« PreviousContinue »
As many other manish cowards have,
That do outface it with their semblances.
ACT II. SOLITUDE PREFERRED TO A COURT LIFE, AND THE
ADVANTAGES OF ADVERSITY. Now, my co-mates, and brothers in exile, Hath not old custom made this life more sweet Than that of painted pomp? are not these woods More free from peril than the envious court? Here feel we but the penalty of Adam, The seasons' difference; as the icy fang, And churlish chiding of the winter's wind; Which, when it bites and blows upon my body, Even till I shrink with cold, I smile, and say, This is no flattery: these are counsellors That feelingly persuade me what I am. Sweet are the uses of adversity; Which, like the toad, ugly and venemous, Wears yet a precious jewel in his head; And this our life, exempt from public haunt, Finds tongues in trees, books in the running brooks, Sermons in stones, and good in every thing.
REFLECTIONS ON THE WOUNDED STAG,
Duke S. Come, shall we go and kill us venison?
And yet it irks me, the poor dappled fools,
Being native burghers of this desert city,
Should, in their own confines, with forked heads,*
Have their round haunches gor'd.
1 Lord. Indeed, my lord,
The melancholy Jaques grieves at that;
And, in that kind, swears you do more usurp
Than doth your brother that hath banish'd you.
To-day, my lord of Amiens, and myself,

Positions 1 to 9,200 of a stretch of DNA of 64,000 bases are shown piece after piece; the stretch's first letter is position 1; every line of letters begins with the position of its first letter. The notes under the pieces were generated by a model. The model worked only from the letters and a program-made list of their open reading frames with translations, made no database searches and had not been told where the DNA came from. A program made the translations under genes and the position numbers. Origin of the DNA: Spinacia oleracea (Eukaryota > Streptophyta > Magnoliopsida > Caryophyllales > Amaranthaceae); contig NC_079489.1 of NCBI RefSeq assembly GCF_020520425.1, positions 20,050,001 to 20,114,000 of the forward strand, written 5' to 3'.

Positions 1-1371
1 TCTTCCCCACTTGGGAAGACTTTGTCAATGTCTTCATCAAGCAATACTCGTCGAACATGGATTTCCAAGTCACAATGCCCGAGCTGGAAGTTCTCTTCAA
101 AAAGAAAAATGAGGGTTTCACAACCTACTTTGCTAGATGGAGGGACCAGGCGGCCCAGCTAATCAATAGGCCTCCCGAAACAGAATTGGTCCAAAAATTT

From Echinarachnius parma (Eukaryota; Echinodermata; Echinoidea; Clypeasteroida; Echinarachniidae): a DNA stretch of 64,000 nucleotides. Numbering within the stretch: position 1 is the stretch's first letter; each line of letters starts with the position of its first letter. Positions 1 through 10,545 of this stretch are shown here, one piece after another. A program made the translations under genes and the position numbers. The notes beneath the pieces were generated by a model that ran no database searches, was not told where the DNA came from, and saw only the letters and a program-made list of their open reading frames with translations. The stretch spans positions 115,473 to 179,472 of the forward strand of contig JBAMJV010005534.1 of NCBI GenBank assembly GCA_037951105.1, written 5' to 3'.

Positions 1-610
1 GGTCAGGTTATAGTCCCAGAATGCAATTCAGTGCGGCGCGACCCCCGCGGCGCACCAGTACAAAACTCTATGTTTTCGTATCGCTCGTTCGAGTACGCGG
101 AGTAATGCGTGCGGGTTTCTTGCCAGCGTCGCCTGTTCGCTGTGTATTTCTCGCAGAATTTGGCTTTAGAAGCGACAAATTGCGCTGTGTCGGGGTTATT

Did steal behind him, as he lay along
Under an oak, whose antique root peeps out
Upon the brook that brawls along this wood:
To the which place a poor sequester'd stag,
That from the hunter's aim had ta'en a hurt,
Did come to languish: and, indeed, my lord,
* Barbed arrows.
The wretched animal heav'd forth such groans,
That their discharge did stretch his leathern coat
Almost to bursting; and the big round tears
Cours’d one another down his innocent nose
In piteous chase: and thus the hairy fool,
Much marked of the melancholy Jaques,
Stood on the extremest verge of the swist brook,
Augmenting it with tears.
But what said Jaques?
Did he not moralize this speciacle?
1 Lord. O, yes, into a thousand similes. First, for his weeping in the needless stream; Poor deer, quoth he, thou mak’st a testament As worldlings do, giving thy sum of more To thct which had too much: Then, being alone, Left and abandon’d of his velvet friends;
Tis right, quoth he; this misery doth part The flux of company; Anon, a careless herd, Full of the pasture, jumps along by him, And never stays to greet him; Ay, quoth Jaques, Sweep on, you fat and greasy citizens; Tis just the fashion: Wherefore do you look Upon that poor and broken bankrupt there?